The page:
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Shoftim 5782: Law & Order

Shoftim (Deuteronomy 16:18-21:9 )

by Rabbi Yitzchak Zweig

GOOD MORNING! In last week’s column I kind of sideswiped a rather large issue and because it is also relevant to this week’s Torah reading, I felt that perhaps we should explore this topic a little further. Last week I expressed how surprising it was that Charles Darwin abandoned his life-long belief in a “beneficent God” because, in his mind, the observable nature of some of God’s creations do not behave in a manner that Darwin could reconcile as being “good.” One of his “proofs” was the fact that cats play with mice.

Obviously, this argument presumes that God (and all of creation) must fit into a human definition of what is the nature of “good.” This line of thinking clearly has many flaws, the most glaring one being that a finite being cannot begin to fathom the true nature of an infinite God. Limiting God by making Him fit into your human value system represents a profound misunderstanding of the nature of God.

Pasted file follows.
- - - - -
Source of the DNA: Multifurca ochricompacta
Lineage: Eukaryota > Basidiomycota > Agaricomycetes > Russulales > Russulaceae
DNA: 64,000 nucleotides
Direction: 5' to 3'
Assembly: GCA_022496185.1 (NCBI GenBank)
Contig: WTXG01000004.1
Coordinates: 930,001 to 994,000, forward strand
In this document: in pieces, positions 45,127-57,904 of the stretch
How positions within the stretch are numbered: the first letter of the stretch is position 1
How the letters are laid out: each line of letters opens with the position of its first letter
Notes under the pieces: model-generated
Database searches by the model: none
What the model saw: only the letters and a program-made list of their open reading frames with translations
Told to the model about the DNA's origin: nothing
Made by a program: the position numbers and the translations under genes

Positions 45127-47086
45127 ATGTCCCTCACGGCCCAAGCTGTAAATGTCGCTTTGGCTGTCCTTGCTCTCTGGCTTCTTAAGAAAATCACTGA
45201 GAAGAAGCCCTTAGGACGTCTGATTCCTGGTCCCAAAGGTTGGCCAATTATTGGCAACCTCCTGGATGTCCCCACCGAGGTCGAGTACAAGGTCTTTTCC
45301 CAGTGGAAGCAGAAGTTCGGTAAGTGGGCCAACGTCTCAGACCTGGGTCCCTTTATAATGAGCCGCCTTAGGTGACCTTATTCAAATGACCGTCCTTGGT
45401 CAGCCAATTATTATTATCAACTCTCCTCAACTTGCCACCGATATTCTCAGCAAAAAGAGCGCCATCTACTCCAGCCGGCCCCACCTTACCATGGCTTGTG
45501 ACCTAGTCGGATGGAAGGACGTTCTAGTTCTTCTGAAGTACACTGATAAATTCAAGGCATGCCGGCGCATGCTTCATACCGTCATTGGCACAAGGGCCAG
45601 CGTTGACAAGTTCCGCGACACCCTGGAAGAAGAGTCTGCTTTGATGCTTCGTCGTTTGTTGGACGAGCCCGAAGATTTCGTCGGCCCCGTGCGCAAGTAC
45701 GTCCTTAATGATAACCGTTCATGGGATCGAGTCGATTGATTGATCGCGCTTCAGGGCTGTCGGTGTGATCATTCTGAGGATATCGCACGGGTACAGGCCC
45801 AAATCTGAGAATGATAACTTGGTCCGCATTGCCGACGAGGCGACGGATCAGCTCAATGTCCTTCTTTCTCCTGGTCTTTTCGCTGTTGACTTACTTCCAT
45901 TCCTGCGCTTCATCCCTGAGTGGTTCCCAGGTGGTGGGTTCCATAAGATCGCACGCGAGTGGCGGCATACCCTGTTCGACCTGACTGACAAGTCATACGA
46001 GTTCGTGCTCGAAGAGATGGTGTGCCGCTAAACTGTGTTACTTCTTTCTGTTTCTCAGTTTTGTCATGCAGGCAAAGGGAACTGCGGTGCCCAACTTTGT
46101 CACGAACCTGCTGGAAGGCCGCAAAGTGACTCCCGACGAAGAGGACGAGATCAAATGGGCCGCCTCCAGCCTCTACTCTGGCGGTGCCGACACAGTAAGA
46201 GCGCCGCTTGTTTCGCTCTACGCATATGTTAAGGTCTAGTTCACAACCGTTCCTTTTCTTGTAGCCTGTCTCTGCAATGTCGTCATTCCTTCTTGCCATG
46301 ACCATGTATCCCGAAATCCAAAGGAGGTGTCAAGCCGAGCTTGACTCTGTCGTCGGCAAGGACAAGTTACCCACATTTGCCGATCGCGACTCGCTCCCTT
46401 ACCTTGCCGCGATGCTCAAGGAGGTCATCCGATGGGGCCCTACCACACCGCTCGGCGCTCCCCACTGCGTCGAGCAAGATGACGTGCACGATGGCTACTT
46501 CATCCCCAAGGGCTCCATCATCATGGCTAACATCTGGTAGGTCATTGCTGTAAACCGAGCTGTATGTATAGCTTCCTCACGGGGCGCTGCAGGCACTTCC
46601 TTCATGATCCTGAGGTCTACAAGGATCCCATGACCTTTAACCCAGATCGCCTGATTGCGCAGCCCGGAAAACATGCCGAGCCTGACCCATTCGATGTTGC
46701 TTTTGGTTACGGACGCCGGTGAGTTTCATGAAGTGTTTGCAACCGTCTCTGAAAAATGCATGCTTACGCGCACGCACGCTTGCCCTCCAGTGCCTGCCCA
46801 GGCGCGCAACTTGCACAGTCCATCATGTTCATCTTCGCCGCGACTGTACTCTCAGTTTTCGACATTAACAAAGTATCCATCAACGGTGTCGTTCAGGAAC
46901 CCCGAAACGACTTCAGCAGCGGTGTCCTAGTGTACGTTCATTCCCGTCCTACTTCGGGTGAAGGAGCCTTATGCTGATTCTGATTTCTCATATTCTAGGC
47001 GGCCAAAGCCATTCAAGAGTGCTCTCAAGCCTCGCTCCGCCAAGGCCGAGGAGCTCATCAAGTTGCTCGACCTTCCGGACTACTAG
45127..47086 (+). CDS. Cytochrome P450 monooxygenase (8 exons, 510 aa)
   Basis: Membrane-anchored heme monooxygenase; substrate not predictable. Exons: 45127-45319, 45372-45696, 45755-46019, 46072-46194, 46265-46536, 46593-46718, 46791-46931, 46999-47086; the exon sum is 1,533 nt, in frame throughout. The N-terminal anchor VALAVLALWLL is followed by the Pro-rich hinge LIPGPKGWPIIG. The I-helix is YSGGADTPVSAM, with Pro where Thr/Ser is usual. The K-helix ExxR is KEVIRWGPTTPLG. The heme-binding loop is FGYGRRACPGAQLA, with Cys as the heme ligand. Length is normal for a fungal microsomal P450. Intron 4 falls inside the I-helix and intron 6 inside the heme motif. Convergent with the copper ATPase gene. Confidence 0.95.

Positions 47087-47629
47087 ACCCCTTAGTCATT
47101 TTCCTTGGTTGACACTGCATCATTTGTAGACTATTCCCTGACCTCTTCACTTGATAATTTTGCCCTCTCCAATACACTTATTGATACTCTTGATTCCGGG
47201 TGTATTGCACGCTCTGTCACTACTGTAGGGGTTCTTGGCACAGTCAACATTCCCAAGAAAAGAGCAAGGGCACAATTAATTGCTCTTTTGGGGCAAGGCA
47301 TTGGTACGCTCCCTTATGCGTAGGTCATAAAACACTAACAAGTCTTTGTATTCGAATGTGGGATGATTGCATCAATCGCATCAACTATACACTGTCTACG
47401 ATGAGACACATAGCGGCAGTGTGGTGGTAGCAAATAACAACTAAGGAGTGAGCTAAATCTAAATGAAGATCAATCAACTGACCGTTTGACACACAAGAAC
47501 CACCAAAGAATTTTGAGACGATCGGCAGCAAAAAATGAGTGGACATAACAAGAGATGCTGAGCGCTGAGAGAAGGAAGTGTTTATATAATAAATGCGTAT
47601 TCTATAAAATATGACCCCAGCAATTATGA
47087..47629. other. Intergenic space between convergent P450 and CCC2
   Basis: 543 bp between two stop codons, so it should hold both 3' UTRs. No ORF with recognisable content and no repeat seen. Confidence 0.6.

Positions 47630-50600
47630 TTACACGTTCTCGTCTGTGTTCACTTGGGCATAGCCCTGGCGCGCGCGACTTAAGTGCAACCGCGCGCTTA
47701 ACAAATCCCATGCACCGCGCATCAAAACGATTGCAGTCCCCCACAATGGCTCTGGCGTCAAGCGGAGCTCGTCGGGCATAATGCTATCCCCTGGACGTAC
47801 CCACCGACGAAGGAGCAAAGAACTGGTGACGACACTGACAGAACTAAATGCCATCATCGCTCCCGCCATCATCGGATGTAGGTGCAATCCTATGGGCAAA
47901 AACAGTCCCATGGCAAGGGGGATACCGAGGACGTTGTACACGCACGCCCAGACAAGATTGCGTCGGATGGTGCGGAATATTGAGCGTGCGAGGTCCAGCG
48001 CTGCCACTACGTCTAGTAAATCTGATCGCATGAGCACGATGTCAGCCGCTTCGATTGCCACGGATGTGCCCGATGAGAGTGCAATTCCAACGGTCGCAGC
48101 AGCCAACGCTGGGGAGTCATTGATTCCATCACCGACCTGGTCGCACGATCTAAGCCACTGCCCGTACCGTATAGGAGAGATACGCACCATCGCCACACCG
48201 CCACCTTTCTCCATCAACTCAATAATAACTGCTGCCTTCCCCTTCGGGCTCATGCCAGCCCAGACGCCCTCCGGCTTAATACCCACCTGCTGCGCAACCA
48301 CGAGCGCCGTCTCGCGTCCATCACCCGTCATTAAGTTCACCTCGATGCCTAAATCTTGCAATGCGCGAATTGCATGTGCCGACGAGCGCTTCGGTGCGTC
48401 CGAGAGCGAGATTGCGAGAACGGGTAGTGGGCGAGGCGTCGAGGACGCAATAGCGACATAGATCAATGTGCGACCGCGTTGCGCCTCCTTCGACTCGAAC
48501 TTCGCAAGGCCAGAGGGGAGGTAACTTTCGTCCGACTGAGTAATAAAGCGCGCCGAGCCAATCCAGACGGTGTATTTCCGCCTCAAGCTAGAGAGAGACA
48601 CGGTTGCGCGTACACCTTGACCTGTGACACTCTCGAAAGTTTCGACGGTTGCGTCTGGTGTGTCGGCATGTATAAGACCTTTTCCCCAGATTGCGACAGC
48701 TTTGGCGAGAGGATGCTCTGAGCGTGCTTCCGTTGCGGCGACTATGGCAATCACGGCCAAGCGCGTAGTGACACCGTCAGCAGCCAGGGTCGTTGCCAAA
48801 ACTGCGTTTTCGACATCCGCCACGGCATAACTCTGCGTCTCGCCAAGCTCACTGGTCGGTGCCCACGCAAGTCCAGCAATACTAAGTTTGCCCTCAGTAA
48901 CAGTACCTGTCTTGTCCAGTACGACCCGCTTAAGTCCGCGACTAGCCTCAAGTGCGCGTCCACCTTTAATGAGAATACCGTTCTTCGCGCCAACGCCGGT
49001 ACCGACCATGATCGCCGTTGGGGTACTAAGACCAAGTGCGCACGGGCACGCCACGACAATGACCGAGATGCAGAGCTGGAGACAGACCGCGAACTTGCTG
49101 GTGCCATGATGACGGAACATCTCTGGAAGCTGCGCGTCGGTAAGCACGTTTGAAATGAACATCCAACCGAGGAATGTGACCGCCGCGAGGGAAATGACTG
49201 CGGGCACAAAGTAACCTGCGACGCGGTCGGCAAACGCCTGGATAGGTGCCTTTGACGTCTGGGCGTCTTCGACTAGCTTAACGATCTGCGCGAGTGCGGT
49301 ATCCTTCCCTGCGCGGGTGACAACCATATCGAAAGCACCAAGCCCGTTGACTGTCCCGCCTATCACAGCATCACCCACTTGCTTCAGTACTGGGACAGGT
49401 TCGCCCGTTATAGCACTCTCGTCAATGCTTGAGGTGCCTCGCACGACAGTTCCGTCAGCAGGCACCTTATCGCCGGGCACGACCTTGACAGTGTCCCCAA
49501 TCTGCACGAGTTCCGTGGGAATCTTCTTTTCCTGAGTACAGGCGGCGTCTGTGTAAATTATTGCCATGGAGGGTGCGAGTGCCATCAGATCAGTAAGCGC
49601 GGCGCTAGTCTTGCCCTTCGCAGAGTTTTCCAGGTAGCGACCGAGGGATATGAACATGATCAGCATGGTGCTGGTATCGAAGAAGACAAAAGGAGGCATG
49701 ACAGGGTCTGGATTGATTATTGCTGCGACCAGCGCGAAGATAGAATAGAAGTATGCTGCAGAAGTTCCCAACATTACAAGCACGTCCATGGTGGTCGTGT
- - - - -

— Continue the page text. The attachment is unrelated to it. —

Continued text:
The easiest way for me to explain this dichotomy is by using the following illustration. At some point, every small child can come to the conclusion that their parents must hate them. After all, their parents refuse to give them as much candy as they want, they “force” them to bathe and go to sleep, and then “torture” them by taking them to doctors to get probed and endure painful shots.

All three of those events can easily happen in any 24-hour period and a child, with an extremely short perspective (and memory) can conclude that their parents are their greatest enemy. In fact, if you haven’t heard your child yell “I hate you!” you’re probably doing something wrong. If a child cannot properly discern the true intent of his parents (who only have a slightly larger perspective), then how can we possibly divine the true intention of a being that has an infinitely greater perspective?